music with science fiction of fantasy themes. Our own wonderful pagan
repertoire, including ritual as well as recreational selections, falls
somewhere in between. All of these styles of songs have a special,
personal quality, a sense of wonder. Various people have at times tried
to stamp them out. None of these efforts have been successful; this is
the kind of music that seems to spring directly from our hearts,
scattered too widely and rooted too deeply to eradicate. That's why I
started thinking of it as "Dandelion Music."
Traditionally, dandelions have often appeared in pagan rituals. The
buttery blossoms and bright green leaves accent altars for spring and
summer celebrations, especially the Vernal Equinox, Beltane, and Litha.
They can be woven into garlands, wreaths, and ropes to be worn or
draped across altars. Dandelion wine is a common base for the sweet
woodruff May Wine, and one of the recipes I use is specifically for
Litha. Towards autumn, pluck the silvery orbs to adorn your altar for
Lammas, Mabon, or Samhain.
Alternatively, you could design your own rituals to celebrate
dandelions, or to take advantage of their many properties. I have found
a wide assortment of quick spells involving dandelions. Scott
Cunningham offered the following suggestions:
* Grow dandelions at the northwest corner of your house to bring favorable winds.
* Drink tea made from the roasted roots to promote psychich flowers, or leave a steaming cup beside your bed to summon spirits.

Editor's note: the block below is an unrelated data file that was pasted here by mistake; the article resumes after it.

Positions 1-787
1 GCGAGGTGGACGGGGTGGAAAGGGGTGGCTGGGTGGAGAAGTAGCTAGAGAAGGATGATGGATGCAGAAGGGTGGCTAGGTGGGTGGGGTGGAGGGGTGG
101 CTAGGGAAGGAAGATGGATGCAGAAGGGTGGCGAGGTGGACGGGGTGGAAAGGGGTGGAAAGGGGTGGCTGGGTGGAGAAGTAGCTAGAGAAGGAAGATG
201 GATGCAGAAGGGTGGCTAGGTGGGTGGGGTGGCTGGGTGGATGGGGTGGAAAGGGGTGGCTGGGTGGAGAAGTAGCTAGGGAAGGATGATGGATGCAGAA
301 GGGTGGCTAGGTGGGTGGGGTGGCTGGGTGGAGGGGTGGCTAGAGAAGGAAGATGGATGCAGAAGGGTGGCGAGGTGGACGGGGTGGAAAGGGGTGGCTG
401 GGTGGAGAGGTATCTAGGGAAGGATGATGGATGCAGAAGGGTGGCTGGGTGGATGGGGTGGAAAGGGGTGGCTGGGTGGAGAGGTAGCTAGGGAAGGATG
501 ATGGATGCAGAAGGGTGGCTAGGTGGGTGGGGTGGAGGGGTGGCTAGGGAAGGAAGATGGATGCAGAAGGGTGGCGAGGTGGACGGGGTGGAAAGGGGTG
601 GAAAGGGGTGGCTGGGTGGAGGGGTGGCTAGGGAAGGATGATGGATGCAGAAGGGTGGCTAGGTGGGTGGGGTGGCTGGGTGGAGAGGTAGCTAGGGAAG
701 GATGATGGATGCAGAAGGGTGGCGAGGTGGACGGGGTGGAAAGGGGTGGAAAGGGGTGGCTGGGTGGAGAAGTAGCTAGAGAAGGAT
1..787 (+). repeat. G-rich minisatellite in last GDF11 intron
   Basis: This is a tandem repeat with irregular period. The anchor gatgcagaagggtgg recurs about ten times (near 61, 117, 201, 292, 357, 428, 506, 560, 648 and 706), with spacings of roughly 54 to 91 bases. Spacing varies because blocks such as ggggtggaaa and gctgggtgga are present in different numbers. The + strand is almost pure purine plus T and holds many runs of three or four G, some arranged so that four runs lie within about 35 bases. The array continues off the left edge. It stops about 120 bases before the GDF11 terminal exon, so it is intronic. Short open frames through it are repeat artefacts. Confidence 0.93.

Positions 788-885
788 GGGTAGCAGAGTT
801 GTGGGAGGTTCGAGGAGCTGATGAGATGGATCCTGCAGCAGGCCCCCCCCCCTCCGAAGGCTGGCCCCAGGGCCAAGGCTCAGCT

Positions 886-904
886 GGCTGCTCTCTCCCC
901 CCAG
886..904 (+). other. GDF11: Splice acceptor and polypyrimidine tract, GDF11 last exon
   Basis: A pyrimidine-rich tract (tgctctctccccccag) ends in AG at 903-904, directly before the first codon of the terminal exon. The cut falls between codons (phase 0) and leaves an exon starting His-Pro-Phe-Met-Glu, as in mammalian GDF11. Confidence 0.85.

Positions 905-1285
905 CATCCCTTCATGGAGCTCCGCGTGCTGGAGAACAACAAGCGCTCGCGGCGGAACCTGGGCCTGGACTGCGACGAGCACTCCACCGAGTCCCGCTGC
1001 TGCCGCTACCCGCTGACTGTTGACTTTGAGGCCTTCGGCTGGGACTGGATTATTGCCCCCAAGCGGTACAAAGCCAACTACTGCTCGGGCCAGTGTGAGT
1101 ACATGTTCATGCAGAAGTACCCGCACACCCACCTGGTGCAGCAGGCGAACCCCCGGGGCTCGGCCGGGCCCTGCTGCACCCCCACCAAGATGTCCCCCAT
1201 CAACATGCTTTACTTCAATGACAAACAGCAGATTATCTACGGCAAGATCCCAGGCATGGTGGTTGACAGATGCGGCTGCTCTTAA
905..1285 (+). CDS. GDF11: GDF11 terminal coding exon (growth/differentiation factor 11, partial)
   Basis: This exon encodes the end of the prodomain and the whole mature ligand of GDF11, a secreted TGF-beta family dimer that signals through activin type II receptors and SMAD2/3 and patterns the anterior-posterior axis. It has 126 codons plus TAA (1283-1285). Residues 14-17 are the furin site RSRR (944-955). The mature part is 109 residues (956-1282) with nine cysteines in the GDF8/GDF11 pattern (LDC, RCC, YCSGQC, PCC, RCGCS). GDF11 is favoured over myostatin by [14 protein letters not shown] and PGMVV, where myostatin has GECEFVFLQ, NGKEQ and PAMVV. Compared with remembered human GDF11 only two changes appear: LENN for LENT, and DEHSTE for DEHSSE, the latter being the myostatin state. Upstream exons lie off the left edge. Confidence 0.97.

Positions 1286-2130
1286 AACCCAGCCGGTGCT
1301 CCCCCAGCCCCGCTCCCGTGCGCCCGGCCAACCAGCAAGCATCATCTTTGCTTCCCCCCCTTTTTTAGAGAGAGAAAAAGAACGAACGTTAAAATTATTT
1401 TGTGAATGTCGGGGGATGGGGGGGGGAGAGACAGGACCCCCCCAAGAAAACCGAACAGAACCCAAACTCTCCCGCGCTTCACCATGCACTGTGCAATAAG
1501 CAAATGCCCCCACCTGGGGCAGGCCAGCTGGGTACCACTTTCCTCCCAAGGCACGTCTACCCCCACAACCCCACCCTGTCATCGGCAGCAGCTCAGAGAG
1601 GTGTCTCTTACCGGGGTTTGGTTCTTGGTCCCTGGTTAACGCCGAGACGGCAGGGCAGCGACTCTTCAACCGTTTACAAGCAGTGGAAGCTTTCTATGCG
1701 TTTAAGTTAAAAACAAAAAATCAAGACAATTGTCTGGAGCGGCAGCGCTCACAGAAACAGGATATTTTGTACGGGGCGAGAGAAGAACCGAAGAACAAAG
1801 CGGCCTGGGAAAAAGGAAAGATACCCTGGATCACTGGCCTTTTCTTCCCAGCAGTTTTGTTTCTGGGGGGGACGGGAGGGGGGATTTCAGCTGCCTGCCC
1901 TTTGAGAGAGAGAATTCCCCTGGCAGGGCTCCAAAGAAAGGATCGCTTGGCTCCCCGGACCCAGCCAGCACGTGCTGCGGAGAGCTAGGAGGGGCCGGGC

In addition, lots of folk magic have variations on the theme of
blowing on a seedball and couting the remaining plumes to determine,
for example, what time it is, how long you will live, when you will
marry, how many children you will have, and so on.
One of my favorite dandelion spells is a message spell. When you
are separated from a friend or loved one, pick a puffball with all the
seeds still attached. To each plume attach a fond thought, then turn in
the direction of your friend and blow the seeds off the stem. If any
remain, your friend is also thinking of you.
If you live in the city, you may rarely have the pleasure of
working with fresh herbs or flowers. Dandelions can be a delightful
exception. Even in the heart of a busy urban center, a few dandelions
usually poke through the pavement. Parks are also a good place to look,
and no one will miss a few "useless weeds." You might have a small
garden, a front yard, or other patch of green to call your own. If not,
simply grow your dandelions in a flowerpot or windowbox. Even the
brownest thumb has a hard time killing dandelions!
Wherever you live, dandelions can become a part of your life. Look
for the first sprout as a sign of spring, and the white puffballs as a
herald of autumn. Learn to appreciate what they have to offer, instead
of dismissing them as a nuisance just because everyone else does. Soon
the sign of a jaunty yellow blossom poking through a crack in the
pavement will bring a smile to your face, a welcome touch of magic
peeking into the mundane.
HOW TO MAKE DANDELION WINE